• To each control/tab, add aria-controls (which points to the id of the associated tabpanel) and aria-selected (boolean) attributes.

Here are some code resources to help make sense of this. This first by Marco may be most relevant:

More:

About WebAIM Screen Reader Survey 4

As you may have heard, the results of the fourth WebAIM screen reader survey are now available. The survey provides valuable information on about screen reader users such as primary screen readers used, browsers used, and reasons for use.

WebAIM reports that problematic items have changed little over the last 2 years. The top ten are:

  1. The presence of inaccessible Flash content.
  2. CAPTCHA – images presenting text used to verify that you are a human user.
  3. Links or buttons that do not make sense.
  4. Images with missing or improper descriptions (alt text).
  5. Screens or parts of screens that change unexpectedly.
  6. Complex or difficult forms.
  7. Lack of keyboard accessibility.
  8. Missing or improper headings.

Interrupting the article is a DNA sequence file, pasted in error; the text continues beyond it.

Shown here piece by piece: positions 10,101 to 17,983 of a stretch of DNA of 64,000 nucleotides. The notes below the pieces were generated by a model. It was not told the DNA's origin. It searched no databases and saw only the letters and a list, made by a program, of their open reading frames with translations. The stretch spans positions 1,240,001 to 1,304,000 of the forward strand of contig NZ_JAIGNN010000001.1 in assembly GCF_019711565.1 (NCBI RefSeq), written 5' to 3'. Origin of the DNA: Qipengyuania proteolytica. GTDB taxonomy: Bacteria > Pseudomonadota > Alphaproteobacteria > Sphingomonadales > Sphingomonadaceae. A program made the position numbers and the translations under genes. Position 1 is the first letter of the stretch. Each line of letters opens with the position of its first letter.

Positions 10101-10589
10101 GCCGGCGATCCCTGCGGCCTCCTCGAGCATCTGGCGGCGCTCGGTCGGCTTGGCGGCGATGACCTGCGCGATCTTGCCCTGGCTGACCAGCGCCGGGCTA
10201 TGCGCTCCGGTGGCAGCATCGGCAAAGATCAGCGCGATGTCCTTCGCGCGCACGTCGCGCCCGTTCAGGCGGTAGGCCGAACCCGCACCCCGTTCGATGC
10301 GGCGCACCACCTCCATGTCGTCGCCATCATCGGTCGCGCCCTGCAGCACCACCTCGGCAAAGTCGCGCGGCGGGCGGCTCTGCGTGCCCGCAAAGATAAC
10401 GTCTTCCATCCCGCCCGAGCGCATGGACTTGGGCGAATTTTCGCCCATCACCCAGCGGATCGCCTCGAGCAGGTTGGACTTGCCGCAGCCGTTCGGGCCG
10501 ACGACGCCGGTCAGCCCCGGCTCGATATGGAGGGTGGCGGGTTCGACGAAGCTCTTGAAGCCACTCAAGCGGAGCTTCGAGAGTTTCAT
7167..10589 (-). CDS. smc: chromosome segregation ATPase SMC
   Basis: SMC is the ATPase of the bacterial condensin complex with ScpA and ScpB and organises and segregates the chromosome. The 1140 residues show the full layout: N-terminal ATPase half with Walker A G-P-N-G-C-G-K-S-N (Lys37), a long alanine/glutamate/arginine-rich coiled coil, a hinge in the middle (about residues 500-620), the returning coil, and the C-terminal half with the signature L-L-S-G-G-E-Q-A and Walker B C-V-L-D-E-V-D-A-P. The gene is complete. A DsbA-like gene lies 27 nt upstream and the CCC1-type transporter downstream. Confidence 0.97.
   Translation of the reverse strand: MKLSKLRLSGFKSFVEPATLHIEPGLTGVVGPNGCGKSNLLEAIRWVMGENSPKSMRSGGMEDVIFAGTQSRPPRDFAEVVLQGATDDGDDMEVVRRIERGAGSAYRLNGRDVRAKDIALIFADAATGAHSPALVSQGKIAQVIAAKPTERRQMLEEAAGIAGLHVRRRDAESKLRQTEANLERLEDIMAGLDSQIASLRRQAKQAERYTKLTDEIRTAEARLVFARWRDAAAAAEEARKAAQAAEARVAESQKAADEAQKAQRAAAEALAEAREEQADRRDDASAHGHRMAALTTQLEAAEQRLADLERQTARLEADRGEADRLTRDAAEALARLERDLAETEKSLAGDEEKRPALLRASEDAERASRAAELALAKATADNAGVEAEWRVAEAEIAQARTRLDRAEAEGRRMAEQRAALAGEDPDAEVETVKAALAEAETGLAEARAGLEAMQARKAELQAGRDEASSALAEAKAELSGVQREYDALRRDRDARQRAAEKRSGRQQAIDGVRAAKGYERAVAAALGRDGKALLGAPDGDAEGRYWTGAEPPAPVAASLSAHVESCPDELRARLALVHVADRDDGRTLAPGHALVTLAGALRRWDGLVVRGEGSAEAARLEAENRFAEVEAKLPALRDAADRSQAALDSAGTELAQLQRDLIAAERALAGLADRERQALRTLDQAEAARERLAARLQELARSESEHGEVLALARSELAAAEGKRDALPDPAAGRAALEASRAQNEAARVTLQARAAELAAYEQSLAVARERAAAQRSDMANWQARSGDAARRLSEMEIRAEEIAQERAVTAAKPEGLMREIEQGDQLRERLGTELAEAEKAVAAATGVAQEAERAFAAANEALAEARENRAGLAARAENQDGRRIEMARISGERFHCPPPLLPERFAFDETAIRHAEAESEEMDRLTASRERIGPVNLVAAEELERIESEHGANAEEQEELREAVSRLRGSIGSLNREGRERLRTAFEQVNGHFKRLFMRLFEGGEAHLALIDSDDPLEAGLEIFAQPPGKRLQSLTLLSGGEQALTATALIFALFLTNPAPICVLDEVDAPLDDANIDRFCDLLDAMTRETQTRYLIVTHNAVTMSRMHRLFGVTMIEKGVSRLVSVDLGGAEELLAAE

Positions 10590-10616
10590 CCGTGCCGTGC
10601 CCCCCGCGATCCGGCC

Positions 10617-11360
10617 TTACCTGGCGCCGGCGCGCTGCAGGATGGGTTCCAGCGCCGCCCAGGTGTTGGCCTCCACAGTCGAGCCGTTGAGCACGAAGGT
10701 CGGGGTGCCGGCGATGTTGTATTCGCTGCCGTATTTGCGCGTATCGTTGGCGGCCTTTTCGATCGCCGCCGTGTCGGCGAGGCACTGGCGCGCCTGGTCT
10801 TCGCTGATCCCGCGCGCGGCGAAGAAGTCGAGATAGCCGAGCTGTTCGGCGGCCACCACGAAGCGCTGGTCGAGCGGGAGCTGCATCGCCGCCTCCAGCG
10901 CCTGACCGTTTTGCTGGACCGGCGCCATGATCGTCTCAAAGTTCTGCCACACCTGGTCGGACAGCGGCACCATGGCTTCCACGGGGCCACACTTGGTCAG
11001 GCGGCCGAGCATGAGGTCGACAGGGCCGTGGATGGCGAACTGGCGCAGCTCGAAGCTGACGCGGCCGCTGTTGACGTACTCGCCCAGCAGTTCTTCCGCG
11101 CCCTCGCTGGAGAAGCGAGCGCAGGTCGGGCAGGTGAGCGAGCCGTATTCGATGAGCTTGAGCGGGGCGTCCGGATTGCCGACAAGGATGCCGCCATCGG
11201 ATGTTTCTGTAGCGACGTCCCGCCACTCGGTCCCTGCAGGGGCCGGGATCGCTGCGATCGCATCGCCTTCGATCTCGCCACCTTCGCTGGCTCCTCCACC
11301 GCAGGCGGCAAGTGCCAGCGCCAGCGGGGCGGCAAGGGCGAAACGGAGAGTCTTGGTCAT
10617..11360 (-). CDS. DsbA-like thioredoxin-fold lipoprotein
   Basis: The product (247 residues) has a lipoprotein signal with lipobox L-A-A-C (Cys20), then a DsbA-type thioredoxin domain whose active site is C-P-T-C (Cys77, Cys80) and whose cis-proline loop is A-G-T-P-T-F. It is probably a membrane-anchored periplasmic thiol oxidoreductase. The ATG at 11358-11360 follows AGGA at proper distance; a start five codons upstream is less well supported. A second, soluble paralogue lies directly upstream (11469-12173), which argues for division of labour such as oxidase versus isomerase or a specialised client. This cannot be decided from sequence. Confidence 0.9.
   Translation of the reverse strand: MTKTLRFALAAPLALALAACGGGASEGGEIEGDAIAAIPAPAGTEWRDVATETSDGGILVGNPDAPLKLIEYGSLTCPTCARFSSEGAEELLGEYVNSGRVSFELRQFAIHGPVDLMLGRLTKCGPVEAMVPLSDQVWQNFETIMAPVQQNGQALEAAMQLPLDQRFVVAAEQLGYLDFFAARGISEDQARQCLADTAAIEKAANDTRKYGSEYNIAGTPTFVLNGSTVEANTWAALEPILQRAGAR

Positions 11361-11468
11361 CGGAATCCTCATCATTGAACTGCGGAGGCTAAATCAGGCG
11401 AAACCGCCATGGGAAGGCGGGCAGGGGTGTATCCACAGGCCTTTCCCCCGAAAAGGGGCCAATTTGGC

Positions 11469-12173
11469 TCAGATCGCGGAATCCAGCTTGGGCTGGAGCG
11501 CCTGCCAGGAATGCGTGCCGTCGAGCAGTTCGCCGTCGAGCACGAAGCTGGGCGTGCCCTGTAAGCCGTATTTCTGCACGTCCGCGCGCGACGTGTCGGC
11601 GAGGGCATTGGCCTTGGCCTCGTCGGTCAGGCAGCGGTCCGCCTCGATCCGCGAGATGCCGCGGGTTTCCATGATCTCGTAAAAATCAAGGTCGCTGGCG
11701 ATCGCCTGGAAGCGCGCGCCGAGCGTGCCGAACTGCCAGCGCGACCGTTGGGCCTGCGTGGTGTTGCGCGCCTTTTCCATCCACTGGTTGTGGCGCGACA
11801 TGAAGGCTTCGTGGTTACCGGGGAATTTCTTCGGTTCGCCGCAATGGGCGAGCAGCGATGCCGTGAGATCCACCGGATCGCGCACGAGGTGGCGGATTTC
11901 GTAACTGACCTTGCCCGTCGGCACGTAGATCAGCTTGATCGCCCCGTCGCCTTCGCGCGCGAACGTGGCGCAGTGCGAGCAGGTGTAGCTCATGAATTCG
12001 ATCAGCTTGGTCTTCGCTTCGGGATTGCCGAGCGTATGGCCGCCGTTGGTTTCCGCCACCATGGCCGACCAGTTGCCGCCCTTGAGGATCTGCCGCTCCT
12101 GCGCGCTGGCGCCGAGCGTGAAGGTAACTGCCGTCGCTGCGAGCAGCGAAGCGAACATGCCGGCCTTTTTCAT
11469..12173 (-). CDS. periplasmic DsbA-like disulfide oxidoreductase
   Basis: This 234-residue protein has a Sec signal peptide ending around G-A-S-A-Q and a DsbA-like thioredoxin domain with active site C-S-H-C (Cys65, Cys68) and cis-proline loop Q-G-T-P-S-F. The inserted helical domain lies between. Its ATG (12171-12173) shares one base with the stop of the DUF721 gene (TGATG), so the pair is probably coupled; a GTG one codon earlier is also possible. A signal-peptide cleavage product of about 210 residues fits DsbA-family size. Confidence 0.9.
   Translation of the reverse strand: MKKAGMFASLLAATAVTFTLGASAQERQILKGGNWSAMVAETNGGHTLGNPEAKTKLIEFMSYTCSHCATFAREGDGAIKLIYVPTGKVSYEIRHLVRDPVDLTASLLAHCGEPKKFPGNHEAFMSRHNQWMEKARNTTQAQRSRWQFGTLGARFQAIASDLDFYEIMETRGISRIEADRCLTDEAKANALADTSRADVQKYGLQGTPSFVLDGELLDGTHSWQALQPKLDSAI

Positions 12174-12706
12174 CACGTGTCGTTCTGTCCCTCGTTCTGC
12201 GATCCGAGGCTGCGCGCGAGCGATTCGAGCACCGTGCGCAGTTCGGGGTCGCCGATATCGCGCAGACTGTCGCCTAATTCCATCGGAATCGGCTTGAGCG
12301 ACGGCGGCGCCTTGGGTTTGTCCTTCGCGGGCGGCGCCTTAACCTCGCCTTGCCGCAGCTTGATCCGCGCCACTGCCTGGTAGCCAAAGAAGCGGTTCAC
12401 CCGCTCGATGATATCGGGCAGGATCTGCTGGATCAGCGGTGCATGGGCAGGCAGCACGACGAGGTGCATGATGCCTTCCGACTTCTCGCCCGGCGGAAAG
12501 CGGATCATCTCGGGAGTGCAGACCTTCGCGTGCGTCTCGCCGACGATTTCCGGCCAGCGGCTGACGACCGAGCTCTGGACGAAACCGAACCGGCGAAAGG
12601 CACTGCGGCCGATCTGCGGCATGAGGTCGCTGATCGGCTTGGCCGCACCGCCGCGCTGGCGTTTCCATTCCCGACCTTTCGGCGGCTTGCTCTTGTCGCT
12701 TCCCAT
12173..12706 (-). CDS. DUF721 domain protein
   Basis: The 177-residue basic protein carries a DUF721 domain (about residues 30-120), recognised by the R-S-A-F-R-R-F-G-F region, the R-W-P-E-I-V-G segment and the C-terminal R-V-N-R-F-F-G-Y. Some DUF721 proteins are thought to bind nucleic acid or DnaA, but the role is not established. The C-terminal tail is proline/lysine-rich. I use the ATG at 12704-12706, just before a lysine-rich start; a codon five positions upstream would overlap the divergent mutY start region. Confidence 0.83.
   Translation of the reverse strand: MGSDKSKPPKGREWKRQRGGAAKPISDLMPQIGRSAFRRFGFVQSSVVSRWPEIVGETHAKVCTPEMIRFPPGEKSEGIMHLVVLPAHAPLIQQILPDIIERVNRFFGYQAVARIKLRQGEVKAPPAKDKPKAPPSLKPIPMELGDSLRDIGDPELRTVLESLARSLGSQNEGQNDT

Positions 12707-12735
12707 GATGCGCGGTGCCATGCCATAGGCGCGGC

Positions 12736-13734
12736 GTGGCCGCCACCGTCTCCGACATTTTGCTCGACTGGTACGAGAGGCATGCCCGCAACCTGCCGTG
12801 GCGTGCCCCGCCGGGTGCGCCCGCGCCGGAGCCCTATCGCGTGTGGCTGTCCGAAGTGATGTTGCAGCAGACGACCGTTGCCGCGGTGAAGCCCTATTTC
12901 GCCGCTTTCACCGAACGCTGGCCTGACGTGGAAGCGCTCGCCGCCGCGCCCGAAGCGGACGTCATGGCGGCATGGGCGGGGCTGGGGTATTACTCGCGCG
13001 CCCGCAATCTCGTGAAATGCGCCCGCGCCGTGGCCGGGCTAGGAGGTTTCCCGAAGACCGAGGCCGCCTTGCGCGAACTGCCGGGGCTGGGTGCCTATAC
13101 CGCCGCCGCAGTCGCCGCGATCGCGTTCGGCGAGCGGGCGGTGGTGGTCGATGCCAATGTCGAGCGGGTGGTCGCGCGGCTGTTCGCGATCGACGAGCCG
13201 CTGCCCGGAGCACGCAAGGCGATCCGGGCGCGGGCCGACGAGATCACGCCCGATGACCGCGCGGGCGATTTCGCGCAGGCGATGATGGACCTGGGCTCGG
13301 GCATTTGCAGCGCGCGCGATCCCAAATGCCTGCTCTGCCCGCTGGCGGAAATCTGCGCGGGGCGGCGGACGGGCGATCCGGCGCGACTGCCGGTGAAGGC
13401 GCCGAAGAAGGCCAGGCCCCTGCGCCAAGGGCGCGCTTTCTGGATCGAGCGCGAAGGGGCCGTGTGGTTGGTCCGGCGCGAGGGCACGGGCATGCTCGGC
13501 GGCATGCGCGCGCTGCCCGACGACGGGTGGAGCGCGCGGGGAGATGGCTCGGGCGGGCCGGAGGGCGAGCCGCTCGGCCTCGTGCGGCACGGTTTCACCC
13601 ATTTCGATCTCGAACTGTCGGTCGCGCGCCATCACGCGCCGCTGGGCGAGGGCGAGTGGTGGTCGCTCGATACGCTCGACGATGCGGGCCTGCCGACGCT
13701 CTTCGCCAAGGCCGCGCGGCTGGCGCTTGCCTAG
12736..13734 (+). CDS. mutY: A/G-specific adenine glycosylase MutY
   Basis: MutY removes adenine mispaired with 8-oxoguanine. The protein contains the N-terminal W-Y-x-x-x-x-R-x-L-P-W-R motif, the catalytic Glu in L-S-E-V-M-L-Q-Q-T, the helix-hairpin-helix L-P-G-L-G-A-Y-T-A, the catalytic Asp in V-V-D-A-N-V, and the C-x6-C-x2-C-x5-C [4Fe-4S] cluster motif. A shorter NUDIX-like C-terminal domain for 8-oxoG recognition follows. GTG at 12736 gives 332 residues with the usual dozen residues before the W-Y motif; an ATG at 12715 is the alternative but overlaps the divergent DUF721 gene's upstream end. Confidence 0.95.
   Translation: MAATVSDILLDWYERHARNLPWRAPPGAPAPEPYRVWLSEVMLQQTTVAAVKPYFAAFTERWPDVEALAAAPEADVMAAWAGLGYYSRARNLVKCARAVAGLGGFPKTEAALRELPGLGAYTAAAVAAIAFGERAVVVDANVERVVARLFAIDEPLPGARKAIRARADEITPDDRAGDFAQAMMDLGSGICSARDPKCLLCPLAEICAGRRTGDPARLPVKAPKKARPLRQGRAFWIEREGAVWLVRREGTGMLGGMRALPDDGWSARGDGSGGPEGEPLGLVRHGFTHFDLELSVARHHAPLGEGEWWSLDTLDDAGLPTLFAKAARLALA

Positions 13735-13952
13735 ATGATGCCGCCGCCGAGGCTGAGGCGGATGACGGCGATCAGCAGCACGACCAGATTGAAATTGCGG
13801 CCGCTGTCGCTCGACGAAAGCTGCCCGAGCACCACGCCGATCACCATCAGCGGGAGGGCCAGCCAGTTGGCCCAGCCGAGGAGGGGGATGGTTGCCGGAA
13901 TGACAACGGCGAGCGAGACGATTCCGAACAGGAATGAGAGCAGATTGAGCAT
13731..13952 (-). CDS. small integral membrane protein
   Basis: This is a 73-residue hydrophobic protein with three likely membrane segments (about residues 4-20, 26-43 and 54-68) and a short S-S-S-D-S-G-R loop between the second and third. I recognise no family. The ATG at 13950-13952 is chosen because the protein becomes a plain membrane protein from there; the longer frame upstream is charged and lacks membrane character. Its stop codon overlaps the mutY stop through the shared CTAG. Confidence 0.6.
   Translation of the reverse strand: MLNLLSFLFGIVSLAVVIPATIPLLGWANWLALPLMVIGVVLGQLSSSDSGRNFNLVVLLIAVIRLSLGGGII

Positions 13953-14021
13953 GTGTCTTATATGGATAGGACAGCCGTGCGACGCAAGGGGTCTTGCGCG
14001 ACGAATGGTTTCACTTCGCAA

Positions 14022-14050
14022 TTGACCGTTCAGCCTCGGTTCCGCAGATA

9. Too many links or navigation items.
  10. Complex data tables.

Conclusions from the survey include:

  • JAWS is still the primary screen reader, but usage continues to decrease as usage of NVDA and VoiceOver increases.
  • The perception of accessibility of web content is decreasing.
  • 72% of the respondents use a screen reader on a mobile device, up from only 12% three years ago.
  • iOS device usage is significantly increasing and well above that of the standard population. Screen reader users represent a notable portion of the iOS device user market. Usage of Android devices is well below that of non-disabled users.
  • The use of properly structured headings remains of great importance. 

Here are a few great analyses of the survey: